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496 Phil. 777


[ G.R. NO. 161904, April 26, 2005 ]




This is a petition for review on certiorari under Rule 45 of the Revised Rules of Court for the reversal of the Decision[1] of the Court of Appeals (CA) in CA-G.R. CV No. 73124 and its resolution which affirmed, with modification, the Decision[2] of the Regional Trial Court (RTC) of San Fernando, Pampanga, Branch 45, in Civil Case No. 11820.

Factual Antecedents

In January 1998, petitioner Asian Construction and Development Corporation (ACDC) was awarded the development of the Philippine Centennial Exposition (Theme Park Project) at Clarkfield, Pampanga.  Subsequently, in February 1998, the petitioner ACDC contracted the services of respondent Noel T. Tulabut, doing business under the name and style of N.T. Tulabut Construction Supply.  The latter was to supply labor, materials, tools, equipment and supervision for other necessary works for the construction of two cafeterias, two fast food take-out stands and a snack stand, all located at the Food Plaza of the project site.  The petitioner bound and obliged itself to pay the price of the project in the amount of P3,414,058.60 through progress billing.  Construction ensued and, as of June 8, 1998, the petitioner had paid the cost of the project save for a small balance of P3,246.12.

Subsequently, the petitioner again contracted the services of the respondent for the construction of two additional cafeterias via Purchase Order (P.O.) No. 73-985, the net cost of which amounted to P400,000.75.  In partial payment of the project, the petitioner drew and issued, on July 15, 1998, Land Bank Check No. 0000074516 and delivered the same to the respondent.  However, the said check was dishonored upon its presentment for payment on the ground that it was drawn against insufficient funds.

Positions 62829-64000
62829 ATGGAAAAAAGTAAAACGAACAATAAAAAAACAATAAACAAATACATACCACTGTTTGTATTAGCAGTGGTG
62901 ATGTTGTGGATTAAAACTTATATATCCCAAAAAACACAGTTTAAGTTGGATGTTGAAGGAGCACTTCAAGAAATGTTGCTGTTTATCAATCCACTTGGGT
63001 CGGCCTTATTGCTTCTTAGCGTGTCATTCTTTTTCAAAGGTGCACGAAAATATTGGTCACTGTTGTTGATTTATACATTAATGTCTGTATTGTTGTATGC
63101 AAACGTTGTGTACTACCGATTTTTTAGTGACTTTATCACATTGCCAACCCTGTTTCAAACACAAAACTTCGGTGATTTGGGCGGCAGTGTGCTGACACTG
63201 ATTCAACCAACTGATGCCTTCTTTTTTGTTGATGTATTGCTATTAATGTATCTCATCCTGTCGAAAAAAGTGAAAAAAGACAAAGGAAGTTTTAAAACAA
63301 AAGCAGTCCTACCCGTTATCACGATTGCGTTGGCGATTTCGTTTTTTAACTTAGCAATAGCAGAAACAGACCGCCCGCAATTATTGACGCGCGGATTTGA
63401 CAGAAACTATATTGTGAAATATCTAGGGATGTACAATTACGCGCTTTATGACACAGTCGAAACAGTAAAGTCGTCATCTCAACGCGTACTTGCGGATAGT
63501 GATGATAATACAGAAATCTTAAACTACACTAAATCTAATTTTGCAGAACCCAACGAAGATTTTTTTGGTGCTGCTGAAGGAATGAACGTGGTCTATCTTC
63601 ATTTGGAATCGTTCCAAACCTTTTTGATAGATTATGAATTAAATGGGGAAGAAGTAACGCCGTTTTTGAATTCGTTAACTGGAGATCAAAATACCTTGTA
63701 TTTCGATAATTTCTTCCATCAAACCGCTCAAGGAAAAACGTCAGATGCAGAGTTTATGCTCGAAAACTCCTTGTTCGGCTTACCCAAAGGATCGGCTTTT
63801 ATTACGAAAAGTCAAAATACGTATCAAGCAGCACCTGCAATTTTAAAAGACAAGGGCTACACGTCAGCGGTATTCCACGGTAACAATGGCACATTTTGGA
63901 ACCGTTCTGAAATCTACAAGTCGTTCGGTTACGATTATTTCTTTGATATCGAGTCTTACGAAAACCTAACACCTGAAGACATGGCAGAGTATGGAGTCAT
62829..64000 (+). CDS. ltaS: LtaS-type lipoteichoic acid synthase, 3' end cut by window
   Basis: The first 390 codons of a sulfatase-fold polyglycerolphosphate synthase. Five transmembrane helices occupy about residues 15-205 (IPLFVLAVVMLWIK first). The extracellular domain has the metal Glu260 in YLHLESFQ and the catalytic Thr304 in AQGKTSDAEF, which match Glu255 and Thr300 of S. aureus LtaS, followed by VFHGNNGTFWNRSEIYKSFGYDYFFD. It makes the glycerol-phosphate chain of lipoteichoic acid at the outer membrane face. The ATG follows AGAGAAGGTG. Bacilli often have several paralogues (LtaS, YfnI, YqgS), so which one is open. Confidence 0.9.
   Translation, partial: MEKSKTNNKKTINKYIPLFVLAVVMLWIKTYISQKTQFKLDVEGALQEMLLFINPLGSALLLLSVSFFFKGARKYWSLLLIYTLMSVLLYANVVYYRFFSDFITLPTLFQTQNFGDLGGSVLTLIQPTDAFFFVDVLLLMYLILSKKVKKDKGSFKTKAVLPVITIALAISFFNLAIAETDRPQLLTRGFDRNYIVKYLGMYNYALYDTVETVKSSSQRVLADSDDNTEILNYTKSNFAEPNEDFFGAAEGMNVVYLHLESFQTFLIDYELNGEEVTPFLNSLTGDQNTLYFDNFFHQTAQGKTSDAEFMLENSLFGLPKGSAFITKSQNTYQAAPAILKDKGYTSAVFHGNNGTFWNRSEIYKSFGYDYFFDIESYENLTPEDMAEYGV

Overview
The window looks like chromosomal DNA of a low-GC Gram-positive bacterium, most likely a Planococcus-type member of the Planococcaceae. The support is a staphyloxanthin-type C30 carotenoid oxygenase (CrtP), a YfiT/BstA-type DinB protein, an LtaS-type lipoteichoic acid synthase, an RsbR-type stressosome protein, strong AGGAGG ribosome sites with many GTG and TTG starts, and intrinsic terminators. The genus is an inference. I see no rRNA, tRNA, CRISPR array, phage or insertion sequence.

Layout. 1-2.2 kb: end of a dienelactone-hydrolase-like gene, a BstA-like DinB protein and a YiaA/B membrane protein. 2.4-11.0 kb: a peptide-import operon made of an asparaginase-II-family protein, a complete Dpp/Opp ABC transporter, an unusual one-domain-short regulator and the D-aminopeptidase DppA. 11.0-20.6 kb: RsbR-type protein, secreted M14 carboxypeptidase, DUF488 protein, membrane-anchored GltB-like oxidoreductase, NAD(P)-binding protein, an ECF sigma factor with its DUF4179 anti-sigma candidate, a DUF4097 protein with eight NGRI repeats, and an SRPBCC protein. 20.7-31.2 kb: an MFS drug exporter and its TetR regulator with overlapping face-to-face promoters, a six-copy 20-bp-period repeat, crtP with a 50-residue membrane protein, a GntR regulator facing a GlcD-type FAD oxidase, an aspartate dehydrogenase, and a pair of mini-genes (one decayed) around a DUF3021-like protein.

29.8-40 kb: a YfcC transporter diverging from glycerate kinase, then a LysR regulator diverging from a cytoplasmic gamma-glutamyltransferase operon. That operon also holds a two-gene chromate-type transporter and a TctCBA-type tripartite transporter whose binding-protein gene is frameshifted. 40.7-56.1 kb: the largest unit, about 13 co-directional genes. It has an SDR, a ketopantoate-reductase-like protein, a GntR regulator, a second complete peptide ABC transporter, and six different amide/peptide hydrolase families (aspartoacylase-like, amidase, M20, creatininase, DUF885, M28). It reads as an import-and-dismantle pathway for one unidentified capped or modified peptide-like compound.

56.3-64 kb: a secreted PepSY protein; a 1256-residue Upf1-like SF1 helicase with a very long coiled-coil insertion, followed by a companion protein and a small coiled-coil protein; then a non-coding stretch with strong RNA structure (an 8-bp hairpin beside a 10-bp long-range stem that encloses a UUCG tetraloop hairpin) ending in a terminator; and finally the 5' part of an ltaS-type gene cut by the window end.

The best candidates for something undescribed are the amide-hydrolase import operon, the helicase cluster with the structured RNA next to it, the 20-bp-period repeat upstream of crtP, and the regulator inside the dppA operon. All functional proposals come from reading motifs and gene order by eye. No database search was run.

The respondent was able to complete the project and turned the    same over to the petitioner.  The total amount due as of the final billing dated November 26, 1998 was P486,409.45.  However, despite the respondent’s written demand for payment, the petitioner failed to settle the balance of its obligation.

The respondent then filed a complaint for collection against the    petitioner with the RTC of San Fernando, Pampanga.  The complaint alleged that as of May 29, 1998, the account of the petitioner in favor of the respondent had amounted to P900,000.00, exclusive of damages, plus attorney’s fees.  The respondent prayed for the issuance of a writ of preliminary attachment, which the RTC granted after an attachment bond of P1,400,000.00 was posted.  There being a third party claimant, the respondent posted an additional bond of P500,000.00.

In its answer with counterclaim, the petitioner averred that the respondent had not yet fully completed nor turned over the project subject of the contracts.  It claimed that it had already settled its outstanding account equivalent to or even more than the percentage of the work actually accomplished.  It was added that settlement of the billings in question was dependent upon its (petitioner’s) receipt of payment from the government as the owner of the project; as of the filing of the complaint, the government had not yet paid the petitioner for its billings on the corresponding work    accomplished.  The petitioner thus prayed that the complaint be dismissed.

The respondent adduced testimonial and documentary evidence, and in the course thereof admitted having received P125,571.81 as partial payment from the petitioner upon the filing of the complaint.  On the other    hand, the petitioner opted not to adduce any evidence in its behalf.

After trial, the trial court ruled in favor of the respondent.  The fallo of the decision reads:

WHEREFORE, premises considered, judgment is hereby rendered in favor of [respondent], hereby ordering the [petitioner] to pay [respondent] the following:
  1. The balance of [its] obligation in the amount of P364,083.76, exclusive of the 10% retention;

  2. Legal rate of interest thereon reckoned from April 5, 1999;

  3. 25% of P364,083.76 as attorney’s fees; and

  4. Costs of litigation.